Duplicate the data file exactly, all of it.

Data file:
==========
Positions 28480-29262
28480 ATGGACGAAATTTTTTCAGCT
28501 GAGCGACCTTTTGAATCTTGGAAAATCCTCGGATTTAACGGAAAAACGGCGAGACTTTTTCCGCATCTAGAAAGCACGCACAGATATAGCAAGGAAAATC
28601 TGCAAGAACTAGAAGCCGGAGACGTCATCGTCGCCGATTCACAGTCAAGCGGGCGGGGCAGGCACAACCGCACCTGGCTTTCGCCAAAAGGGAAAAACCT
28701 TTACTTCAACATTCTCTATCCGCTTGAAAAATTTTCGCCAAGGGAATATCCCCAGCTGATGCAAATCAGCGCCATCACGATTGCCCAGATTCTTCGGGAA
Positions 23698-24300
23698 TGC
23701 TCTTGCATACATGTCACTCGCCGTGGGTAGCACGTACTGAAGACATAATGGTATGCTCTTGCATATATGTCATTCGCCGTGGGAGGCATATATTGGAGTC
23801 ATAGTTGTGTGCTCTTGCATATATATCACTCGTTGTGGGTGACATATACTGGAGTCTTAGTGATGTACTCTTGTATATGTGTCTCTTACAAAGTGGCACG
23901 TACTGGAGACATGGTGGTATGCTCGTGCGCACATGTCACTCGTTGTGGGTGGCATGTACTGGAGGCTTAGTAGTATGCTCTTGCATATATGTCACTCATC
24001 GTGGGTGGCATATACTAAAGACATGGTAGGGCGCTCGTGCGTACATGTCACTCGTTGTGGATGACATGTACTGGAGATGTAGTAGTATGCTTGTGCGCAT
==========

Positions 28480-29262
28480 ATGGACGAAATTTTTTCAGCT
28501 GAGCGACCTTTTGAATCTTGGAAAATCCTCGGATTTAACGGAAAAACGGCGAGACTTTTTCCGCATCTAGAAAGCACGCACAGATATAGCAAGGAAAATC
28601 TGCAAGAACTAGAAGCCGGAGACGTCATCGTCGCCGATTCACAGTCAAGCGGGCGGGGCAGGCACAACCGCACCTGGCTTTCGCCAAAAGGGAAAAACCT
28701 TTACTTCAACATTCTCTATCCGCTTGAAAAATTTTCGCCAAGGGAATATCCCCAGCTGATGCAAATCAGCGCCATCACGATTGCCCAGATTCTTCGGGAA
Positions 23698-24300
23698 TGC
23701 TCTTGCATACATGTCACTCGCCGTGGGTAGCACGTACTGAAGACATAATGGTATGCTCTTGCATATATGTCATTCGCCGTGGGAGGCATATATTGGAGTC
23801 ATAGTTGTGTGCTCTTGCATATATATCACTCGTTGTGGGTGACATATACTGGAGTCTTAGTGATGTACTCTTGTATATGTGTCTCTTACAAAGTGGCACG
23901 TACTGGAGACATGGTGGTATGCTCGTGCGCACATGTCACTCGTTGTGGGTGGCATGTACTGGAGGCTTAGTAGTATGCTCTTGCATATATGTCACTCATC
24001 GTGGGTGGCATATACTAAAGACATGGTAGGGCGCTCGTGCGTACATGTCACTCGTTGTGGATGACATGTACTGGAGATGTAGTAGTATGCTTGTGCGCAT